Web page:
500 c.c circuit racing at Brough

Browse pages
Current page

1

Current page

2

Current page

3

Current page

4

Current page

5

Current page

6

Current page

7

Current page

8

Current page

9

Current page

10

Current page

11

Current page

12

Current page

13

Current page

14

Current page

15

Current page

16

Current page

17

Current page

18

Current page

19

Current page

20

Current page

21

Current page

22

Current page

23

Current page

24

Current page

25

Current page

26

Current page

27

Current page

28

Current page

29

Current page

30

Current page

31

Current page

32

Current page

33

Current page

34

Current page

35

Current page

36

By permission of the Blackburn Aircraft Motor Club, the 500 Club was enabled to stage a series of races for their members over an excellent 0.65-mile circuit. laid out at the Blackburn Company’s aerodrome at Brough. An excellent motor-cycle entry made up the main part of the programme, and, in spite of continuous torrential rain until the end of the afternoon, some 5,000 spectators attended and stuck it out under very discomfiting conditions. The 500 Club was fortunate to be invited to this Blackburn meeting, for the organisation was first-class. It will be recalled that the first 500-c.c. circuit race happened at Gransden last year and that insufficient entries were obtained for Brough. This year 16 Class 1 cars entered and 9 started.

Heat 1, over 6 laps, was contested only by Truman’s bodyless, drilled-chassis Marwyn and Lang’s neat, alloy-wheeled Cowlan, which, however, had no engine cover, although its driver was protected by a mica screen. Lang led from the start, but Truman caught him and was some six lengths ahead after one lap. Lang then spun at the hairpin bend, where Truman also indulged in hectic skidding, allowing Lang to run on alone to win, at 47.6 m.p.h. The Aikens, McGlashan’s Marwyn-J.A.P. and Coldham’s Cooper came out for heat 2. McGlashan jumped the start, and at the second flagging-away Coldham got a very momentary lead before the Marwyn went by. Aikens had foul luck, his gearbox giving up the ghost as the clutch went home. After a lap McGlashan led by about five lengths from Coldham, who, however, was closing the gap. Then the Marwyn spun at the rain-drenched hairpin bend and retired, Coldham driving steadily to victory, at 48.5 m.p.h.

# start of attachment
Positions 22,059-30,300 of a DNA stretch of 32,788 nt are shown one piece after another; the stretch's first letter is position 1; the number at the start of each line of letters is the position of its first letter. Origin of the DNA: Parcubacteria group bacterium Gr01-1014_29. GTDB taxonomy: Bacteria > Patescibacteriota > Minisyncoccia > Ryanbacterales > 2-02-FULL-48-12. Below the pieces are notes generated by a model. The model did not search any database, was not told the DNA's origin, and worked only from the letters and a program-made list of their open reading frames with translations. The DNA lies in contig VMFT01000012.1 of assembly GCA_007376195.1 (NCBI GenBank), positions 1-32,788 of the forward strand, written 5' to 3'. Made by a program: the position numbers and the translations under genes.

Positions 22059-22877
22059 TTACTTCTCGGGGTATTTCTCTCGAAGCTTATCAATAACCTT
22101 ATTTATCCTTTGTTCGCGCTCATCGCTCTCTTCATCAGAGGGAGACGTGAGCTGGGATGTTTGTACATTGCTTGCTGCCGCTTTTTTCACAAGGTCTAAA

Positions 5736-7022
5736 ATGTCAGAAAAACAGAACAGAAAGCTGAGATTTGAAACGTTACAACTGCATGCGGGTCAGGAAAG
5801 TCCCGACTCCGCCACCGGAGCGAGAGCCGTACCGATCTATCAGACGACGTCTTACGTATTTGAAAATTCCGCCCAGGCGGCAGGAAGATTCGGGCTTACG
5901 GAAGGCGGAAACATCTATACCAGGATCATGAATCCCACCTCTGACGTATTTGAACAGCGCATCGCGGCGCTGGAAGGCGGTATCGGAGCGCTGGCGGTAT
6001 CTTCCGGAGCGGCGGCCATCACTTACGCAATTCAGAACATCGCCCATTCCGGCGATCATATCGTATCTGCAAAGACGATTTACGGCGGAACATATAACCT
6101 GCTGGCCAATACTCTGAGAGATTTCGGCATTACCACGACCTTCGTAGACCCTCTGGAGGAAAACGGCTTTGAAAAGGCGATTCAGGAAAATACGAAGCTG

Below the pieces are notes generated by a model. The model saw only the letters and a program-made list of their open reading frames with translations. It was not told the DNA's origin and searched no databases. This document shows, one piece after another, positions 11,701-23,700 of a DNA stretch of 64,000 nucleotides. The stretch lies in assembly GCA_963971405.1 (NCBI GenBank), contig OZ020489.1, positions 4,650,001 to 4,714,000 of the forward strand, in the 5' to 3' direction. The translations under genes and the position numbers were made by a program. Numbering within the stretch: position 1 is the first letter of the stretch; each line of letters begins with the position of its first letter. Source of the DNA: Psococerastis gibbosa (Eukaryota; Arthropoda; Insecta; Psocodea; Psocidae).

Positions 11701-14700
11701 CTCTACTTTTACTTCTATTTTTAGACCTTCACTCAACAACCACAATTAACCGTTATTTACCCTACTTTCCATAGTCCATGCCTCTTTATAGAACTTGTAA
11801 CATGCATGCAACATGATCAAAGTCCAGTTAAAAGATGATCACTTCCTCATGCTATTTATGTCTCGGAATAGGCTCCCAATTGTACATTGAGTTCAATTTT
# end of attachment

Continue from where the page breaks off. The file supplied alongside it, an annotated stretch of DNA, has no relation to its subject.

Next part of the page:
Heat 3 saw Moss, the 18-year-old driver, repeat his fine showing at Brighton and Prescott, his Cooper, beautifully handled, leading throughout. Dryden ‘s Cooper held second place, with Lord Strathcarron’s Marwyn third, and seeming to suffer gear-change trouble. Dryden spun at the hairpin, but continued. Moss averaged 48.9 m.p.h. The final again saw Moss complete master of the situation, his Cooper leading throughout. Dryden picked up a place on Coldham and Truman was fourth, which order held throughout. Moss averaged 52.0 m.p.h. this time. The original programme was altered and an 8-lap 500 c.c. Handicap announced, in which Truman, Strathcarron, McGlashan, Dryden, Coldham and Moss were started with approximate equal intervals between them. An excellent race resulted. Strathcarron led lap 1 from Truman, Moss, Coldham and McGlashan, Dryden again spinning at the hairpin. After two laps Moss had closed appreciably on the blue Marwyn, while Dryden had passed McGlashan. On lap three both Coldham and Dryden overtook Truman, and going into lap four Moss passed Strathcarron down the straight, after using the whole road at the hairpin. Dryden spun again and was nearly lapped by Moss, who was in full control of his car and won easily at 51.5 m.p.h. from Strathcarron, Coldham and Truman. Dryden recovered and practically caught McGlashan at the line.

The speeds set up under the appalling conditions by the cars were very creditable, the fastest 500-c.c. motor-cycle race being won at 52.15 m.p.h. and the fastest sidecar race at 51.6 m.p.h. Moss was hand timed in practice at 54.4 m.p.h. The lap record stands at 60.8 m.p.h., done in the dry!

By courtesy of North Sea Air Transport we went up to Brough from Hanworth in 1 hr. 12 min., about as comfortably as in the better provincial omnibus, as is the Anson’s way, and returned, in 1 hr. 29 min., in the more sedate comfort of a fully-loaded D.H. “Dragon Rapide,” being overtaken en route  by the Anson, now containing the Moss equipe, which had taken off after us. It will be recalled that very tricky flying weather prevailed on July 4th, so credit is due to this charter concern for the efficient transport it provided. North Sea Air Transport, Ltd., can undertake charter-flying with Avro “Ansons,”  D.H. “Rapides”  and Miles “Messengers,” and you may care to note that they are based at Hanworth—Telephone No.: Feltham 3678.  —  W.B.